Monday, July 16, 2007

At Safari Camp on dial-up internet

Hey, guys.

I can't post any photos or videos because I'm using dial up right now.  I'll have to post new photos and video when I get back.  We start heading home tomorrow and arrive back in Atlanta early Wednesday morning.  Yesterday I was able to write a blog that actually contains a little more thought and time as opposed to the other blogs of late.  Thanks for reading my blogs and sending me your warm and thoughtful messages. Y'all are truly awesome.


Today is Sunday.  We are now at our safari camp, Kings Camp.  We arrived yesterday afternoon and right after being shown our room (which is AMAZING) we immediately jumped into a jeep, with our safari driver, Monet (as in the painter), and went on our first safari drive.  The goal is to see "The Big 5," which consist of lion, leopard, rhino, elephant and buffalo.  We didn't see all of the big five on our first drive but we saw two of the five, and several other animals.  We saw a pride of lions eating a buffalo they had killed the previous day.  The females, along with two cubs of different ages, were separated from the males.  The females kept trying to get to the buffalo meat (which was mostly a carcass at that point) but every time a lioness approached, a male would growl at her.  The two males were lightly napping beside of the carcass, but obviously still guarding it.  It was quite a thing to see.  By the way, the African buffalo does not look like the American buffalo—they look very different from each other.

We also saw a herd of elephant bathing in mud.  It was pretty hot yesterday afternoon so the elephants put mud all over their bodies to keep cool.  They were pretty funny to watch.  They saw us and made noises.  The guide said they didn't feel threatened in any way, because they are very use to seeing the jeeps.  The sounds they were making were more of a "Yeah, and what's it to you...." kind of gesture.

We saw several warthogs, some hyena, impala, several different bird species, a giraffe and a small school of hippos.  About 3/4 way into the safari we stopped for a cocktail—it was around sundown.  Awesome!  I know, right?!  Who woulda thunk it—a glass of Shiraz in the African bush.  The sundown drinks are called sundowners—go figure.  Anyway, after the drink we hopped back into the jeep and began our way back to the camp--taking the long scenic route.  When we started the drive it was about 80 degrees, but right after we got back in the jeep and started driving, the temperature dropped drastically, like 30 degrees, then another 10 degrees immediately after that.  Can you imagine that?  It went from nice and toasty to mother-fucking freezing in like 6.8 seconds.  We had an hour to go to get back to our camp.  We made it but I just about froze my ass off.  Unlike a crocodile, I'm not able to lower my heart rate to only a couple of beats per minute and survive freezing-cold temperatures.  I'm an American.  Central heat and air, along with Showtime and HBO are essential to my survival.

Once we made it back to camp, we hurled ourselves out of the jeep--it was like the jeep itself had somehow just flicked each of us from our seat.  I was never so glad to see the interior of a solid structure.  Since it was dark and we are in the wilds of South Africa, we have to be escorted to our room by a guide.  The guide comes equipped with a flashlight and walky-talky in case wild animals approach.  Little does he know that I would be long gone by the time he was able to reach someone on the two-way radio.  He would need to use the radio to dispatch a search and rescue team for me, if we were to encounter a wild animal en route to our room.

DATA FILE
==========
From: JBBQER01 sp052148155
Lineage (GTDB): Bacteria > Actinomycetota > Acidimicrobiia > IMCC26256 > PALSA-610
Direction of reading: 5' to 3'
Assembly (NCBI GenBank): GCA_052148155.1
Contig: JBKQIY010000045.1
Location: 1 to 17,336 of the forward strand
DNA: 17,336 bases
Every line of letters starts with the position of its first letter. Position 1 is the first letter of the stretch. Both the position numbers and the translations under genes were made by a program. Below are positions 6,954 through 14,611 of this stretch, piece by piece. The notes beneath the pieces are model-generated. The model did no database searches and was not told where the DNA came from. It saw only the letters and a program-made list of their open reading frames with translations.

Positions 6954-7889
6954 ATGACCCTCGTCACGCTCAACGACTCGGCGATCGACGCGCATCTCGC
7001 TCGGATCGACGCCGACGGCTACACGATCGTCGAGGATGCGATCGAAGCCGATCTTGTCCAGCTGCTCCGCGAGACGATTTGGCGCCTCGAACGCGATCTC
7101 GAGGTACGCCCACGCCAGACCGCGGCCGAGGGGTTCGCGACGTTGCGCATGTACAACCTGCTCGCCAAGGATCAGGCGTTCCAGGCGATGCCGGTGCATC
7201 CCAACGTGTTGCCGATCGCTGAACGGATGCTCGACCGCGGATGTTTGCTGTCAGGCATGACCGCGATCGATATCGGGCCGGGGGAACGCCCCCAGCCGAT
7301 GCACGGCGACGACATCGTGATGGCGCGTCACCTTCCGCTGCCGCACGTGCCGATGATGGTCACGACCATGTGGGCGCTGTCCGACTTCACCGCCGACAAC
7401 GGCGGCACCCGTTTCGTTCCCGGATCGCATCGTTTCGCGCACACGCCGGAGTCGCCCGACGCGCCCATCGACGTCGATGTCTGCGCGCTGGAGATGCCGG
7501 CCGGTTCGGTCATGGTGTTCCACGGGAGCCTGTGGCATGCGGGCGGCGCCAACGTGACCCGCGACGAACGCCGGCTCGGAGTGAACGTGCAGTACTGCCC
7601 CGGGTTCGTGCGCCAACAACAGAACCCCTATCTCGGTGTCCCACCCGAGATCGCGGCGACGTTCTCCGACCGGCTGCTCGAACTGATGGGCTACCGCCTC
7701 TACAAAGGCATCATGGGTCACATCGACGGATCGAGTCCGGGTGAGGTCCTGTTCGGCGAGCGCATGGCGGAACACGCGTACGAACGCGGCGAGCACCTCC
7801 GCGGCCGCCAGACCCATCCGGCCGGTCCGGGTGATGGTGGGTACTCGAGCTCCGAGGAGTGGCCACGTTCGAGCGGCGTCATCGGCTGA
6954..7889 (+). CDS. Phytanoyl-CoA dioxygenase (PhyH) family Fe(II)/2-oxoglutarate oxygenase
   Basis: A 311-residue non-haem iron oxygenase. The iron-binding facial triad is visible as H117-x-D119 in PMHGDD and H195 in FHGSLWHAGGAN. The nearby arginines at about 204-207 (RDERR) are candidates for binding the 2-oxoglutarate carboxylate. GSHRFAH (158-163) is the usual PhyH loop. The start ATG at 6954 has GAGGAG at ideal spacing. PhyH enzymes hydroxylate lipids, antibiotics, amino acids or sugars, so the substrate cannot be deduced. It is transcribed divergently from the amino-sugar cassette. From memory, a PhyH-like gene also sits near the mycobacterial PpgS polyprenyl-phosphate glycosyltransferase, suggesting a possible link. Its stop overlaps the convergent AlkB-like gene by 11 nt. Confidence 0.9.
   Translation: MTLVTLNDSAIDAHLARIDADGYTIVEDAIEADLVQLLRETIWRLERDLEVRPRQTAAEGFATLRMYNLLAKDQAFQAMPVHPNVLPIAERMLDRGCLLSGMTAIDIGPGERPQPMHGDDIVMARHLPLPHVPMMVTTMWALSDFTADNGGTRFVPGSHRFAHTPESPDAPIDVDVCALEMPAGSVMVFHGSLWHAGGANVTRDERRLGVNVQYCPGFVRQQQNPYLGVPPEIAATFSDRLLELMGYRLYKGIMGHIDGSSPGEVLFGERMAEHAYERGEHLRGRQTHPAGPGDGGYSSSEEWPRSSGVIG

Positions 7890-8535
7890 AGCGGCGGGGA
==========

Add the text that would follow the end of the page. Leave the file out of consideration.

Once in our room, we found two robes had been laid out on the bed for us.  I went over to admire them and to my delight, there were hot-water bottles placed inside the folds of the robes.  I can't tell you when the last time I was so happy.  I jumped on the bed and placed one hot-water bottle (we'll call it Johnny—as in Depp) close to my stomach, took Mike's hot-water bottle (we'll call it George—as in Clooney) from his robe, placed it in my lap then curled into the fetal position.  There I lay for the next 45 minutes.  When they dropped us at our room, we were to prepare for dinner which is served at 8:00pm, about an hour after we returned from the safari drive.  At 7:45pm, Mike started nagging me that it was time to be escorted to dinner.  Could he not see the bond that had been created between me and my new loves?  Did he not care?  I felt torn--go with my husband or stay with the nice warm hot-water bottles—Johnny and George.  I was suddenly faced with Sophie's Choice.  I wondered if I could some way sneak the hot-water bottles out of my room, on my person, while we ate dinner.  Alas, I felt an obligation to leave the bliss of the hot-water bottles and have dinner with Mike, and just fantasize about how the Johnny and George felt against my body while we ate.

Dinner was served in a Boma—which is partly open to the elements (the center is open) and partly roofed.  Imagine a circle and along the curve is covered with a thatched roof and the center of the circle is open.  It's much like a donut.  We ate dinner in the donut—and it was good.  They served us a wonderful soup, ostrich (which I did not eat), an African staple much like chicken in the U.S., stir fry (which I did eat) with chicken and vegetables, and a desert.  After dinner, I quickly sought out our escort and eagerly walked back to our room.  Johnny and George were still there, waiting on me, and they didn't even hold a grudge.  They just got back into position and helped me to a good night's sleep.


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